Friday, January 22, 2016

Advising a #CRE Client in an OVER-HEATED Market

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World events have business owners a bit spooked these days.

China's economy is imploding, our stock market is crashing, commodity prices (especially oil) are at historic lows, wages have remained flat since 1977, sluggish labor participation for American workers, and the threat of Islamic terrorism - oh, and a new presidential administration is on the horizon.

Curiously, vacancy rates for industrial buildings in Orange County, California have never been lower, sales prices have eclipsed the Mount Everest 2007 levels, lease rates are increasing, and interest rates continue their Eisenhower era bump across the bottom.

Truly, two extremes exist. Advising commercial real estate owners and occupants becomes challenging. So what am I telling my clients?

If you own and occupy your commercial real estate. Take a hard look at your business that occupies the commercial real estate. What is your succession plan? How old are you? Would you benefit from selling the commercial real estate today and leasing the building from the buyer for three to five years? The answers to these questions can illuminate a direction. Said simply, there has never been a better time to sell commercial real estate - if - the need for the building has passed - or will within the next three to five years, you have a place to deploy the sale proceeds, and you can't fathom yourself as a landlord. If the building meets your needs, you have a deep family membership that will run the business for years to come and you have a loan, now is a great time to refinance.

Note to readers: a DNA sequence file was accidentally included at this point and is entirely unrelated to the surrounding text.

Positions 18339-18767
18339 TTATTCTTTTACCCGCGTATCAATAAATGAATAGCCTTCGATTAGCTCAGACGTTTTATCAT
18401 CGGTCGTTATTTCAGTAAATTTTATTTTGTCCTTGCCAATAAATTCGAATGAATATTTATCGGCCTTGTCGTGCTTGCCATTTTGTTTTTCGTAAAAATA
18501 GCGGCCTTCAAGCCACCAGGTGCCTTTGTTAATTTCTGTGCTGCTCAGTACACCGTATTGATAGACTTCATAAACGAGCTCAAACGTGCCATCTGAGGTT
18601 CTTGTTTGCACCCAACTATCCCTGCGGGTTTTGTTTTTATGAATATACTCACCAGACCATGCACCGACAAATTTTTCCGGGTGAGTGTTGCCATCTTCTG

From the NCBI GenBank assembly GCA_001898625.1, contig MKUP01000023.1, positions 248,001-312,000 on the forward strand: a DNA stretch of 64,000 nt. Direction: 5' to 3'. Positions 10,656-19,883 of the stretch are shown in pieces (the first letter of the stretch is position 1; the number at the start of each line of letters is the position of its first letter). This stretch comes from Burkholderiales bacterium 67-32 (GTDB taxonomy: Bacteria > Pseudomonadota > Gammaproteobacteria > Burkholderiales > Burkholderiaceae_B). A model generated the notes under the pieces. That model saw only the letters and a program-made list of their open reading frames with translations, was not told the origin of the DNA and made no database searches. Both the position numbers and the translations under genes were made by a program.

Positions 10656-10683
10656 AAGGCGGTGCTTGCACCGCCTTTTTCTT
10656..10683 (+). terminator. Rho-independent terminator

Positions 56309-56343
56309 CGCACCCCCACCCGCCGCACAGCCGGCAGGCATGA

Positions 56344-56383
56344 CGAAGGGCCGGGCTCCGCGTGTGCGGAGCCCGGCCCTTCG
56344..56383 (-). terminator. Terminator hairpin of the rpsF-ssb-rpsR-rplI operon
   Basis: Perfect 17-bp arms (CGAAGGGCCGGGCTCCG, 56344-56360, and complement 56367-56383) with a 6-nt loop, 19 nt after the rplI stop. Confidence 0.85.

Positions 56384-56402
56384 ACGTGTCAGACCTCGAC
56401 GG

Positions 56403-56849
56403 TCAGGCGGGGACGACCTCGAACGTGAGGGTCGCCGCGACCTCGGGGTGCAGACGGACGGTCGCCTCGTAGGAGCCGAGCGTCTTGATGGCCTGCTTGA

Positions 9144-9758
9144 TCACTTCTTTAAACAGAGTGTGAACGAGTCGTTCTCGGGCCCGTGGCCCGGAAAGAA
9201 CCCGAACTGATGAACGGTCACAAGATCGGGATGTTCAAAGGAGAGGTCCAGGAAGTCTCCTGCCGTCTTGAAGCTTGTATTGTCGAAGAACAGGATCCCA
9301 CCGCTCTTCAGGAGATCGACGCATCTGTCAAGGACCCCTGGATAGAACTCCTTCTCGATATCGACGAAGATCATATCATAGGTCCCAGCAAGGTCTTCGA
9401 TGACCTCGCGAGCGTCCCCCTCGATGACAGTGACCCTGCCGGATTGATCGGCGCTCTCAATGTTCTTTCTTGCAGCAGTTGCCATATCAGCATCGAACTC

If you lease your commercial real estate. One of several scenarios may exist. The advice that I give depends on the scenario.
  • You have two of more years remaining on your lease - not much to do here, unless, your needs for the building have changed. In that case, there are a number of ways that we can assist in making the building more suitable so that you can live out the term of your lease. I discuss these things in this post.
  • Your lease will expire in fewer than two years. Time to get busy! You will make a decision to move and buy, move and lease, or stay. Now is the time to plan for your move if that direction looks appealing. Remember, with 98 of every 100 buildings occupied, your choices are limited and prices are overheated. If you want to stay, try to negotiate a renewal today with a term fewer than two years. I'm concerned with committing to a long term lease today that could find you paying much more than the market in a couple of years.
  • Your lease has expired, you are occupying the building on a month-to-month basis. Oh boy! Phone your owner today and get yourself a lease for at least one year with some options to renew. You are vulnerable! Imagine your owner calling you next week to inform you that he has decided to sell your building and you must move out - it happens!
If you rely upon commercial real estate as an investment. Lock your tenant in for as long as possible, today, or consider selling the building today to the occupant, paying the taxes, putting the money in a CD, and waiting patiently. I believe some buying opportunities will present themselves in the next two years.

You will notice I give conflicting advice to investment owners vs occupants. Good get! And, you're exactly correct. Differing objectives means different advice.

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